In line with its goal for solar to reach 20% of U.S. generation by 2030, the Solar Energy Industries Association (SEIA) has joined a coalition calling for carbon pricing for wholesale electricity in New York.
As part of its “Solar+ Decade” plan released in September, SEIA “committed to collaborating with organizations that share our vision,” said David Gahl, SEIA’s senior director of Northeast state affairs, in a press release. “Joining the Carbon Free New York Coalition is one way SEIA is delivering on that promise.”
By making fossil-generated wholesale power more expensive, carbon pricing would favor clean solar and wind power. NYISO, New York’s independent grid operator, developed the carbon pricing proposal and sees it as supportive of New York’s recent law calling for 100% zero-emitting energy generation by 2040.
Rich Dewey, president and CEO of NYISO, made the case for carbon pricing in a NYISO fact sheet:
“To achieve the state’s environmental goals, you need innovation. And for that, you need markets. We’ve got to work together and recognize that markets are a vehicle for success.”
Gahl added in an interview that “carbon pricing would be an important reform for the wholesale market. It would level the playing field to some extent for renewable producers — and it’s the right policy for New York.”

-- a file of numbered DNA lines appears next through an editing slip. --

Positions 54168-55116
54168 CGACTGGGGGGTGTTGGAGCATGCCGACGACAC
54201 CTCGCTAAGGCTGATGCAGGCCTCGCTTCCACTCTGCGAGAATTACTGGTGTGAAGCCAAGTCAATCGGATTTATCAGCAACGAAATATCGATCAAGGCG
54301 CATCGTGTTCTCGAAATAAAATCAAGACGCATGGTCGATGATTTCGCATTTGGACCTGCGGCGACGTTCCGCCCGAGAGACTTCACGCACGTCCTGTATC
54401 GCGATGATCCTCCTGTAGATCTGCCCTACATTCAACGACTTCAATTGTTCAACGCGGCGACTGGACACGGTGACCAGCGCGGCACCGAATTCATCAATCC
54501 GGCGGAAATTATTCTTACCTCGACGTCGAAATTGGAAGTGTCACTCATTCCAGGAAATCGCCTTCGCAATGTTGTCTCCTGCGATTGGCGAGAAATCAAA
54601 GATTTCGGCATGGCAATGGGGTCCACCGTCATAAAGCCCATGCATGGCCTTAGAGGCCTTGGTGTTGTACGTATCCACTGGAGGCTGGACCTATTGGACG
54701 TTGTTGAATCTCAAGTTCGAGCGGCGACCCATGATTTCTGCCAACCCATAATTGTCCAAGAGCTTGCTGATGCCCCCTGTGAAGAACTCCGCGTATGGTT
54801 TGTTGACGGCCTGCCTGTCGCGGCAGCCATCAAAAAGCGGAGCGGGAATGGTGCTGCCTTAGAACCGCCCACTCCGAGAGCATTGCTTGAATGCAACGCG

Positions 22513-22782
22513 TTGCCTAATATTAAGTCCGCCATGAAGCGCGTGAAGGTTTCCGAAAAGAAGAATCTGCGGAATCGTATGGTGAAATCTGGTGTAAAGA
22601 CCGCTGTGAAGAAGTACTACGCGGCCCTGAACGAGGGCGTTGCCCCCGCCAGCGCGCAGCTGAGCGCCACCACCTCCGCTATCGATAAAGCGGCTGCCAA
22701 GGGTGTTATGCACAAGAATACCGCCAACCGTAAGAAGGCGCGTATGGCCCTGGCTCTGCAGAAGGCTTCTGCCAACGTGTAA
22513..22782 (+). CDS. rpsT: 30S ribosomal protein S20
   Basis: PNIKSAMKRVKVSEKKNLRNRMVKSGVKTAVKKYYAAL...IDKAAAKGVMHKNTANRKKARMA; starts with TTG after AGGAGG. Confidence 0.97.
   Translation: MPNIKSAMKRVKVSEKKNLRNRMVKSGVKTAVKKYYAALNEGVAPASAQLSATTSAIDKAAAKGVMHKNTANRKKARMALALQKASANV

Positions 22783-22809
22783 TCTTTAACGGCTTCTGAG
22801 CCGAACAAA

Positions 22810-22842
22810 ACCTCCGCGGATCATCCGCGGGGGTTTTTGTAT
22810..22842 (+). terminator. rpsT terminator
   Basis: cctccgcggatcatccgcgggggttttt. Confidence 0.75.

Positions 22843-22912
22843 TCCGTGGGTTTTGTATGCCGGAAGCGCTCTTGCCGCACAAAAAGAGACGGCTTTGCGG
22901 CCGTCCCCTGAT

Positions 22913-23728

Besides SEIA, others joining the Carbon Free New York Coalition include two solar developers, sPower and CS Energy, and five wind and solar developers—Apex Clean Energy, EDP Renewables, Innogy, Invenergy, and Northland Power.
Five “next steps”
NYISO’s fact sheet lists five “next steps” for the carbon pricing proposal.
State support to move forward (in step 1), said a NYISO spokesperson, could be an expression of support from either Governor Andrew Cuomo, the New York Public Service Commission, NYSERDA—the state’s renewable energy and energy efficiency authority, or the Climate Action Council created under the recent clean energy law. NYISO stakeholders, shown in the pie chart below, would also need to support the proposal by a 58% majority.
The next step would be approval by the NYISO board of directors (step 2). Then federal regulators would need to approve it (step 3)—a topic explored in depth in a carbon pricing analysis prepared by the Analysis Group, and commissioned by NYISO.
Next, David Gahl of SEIA said the New York State Department of Environmental Conservation would establish the social cost of carbon, as specified under the state’s clean energy law, the Climate Leadership and Community Protection Act (step 4).
The final step would be a matter of NYISO execution and administration of carbon pricing (step 5).
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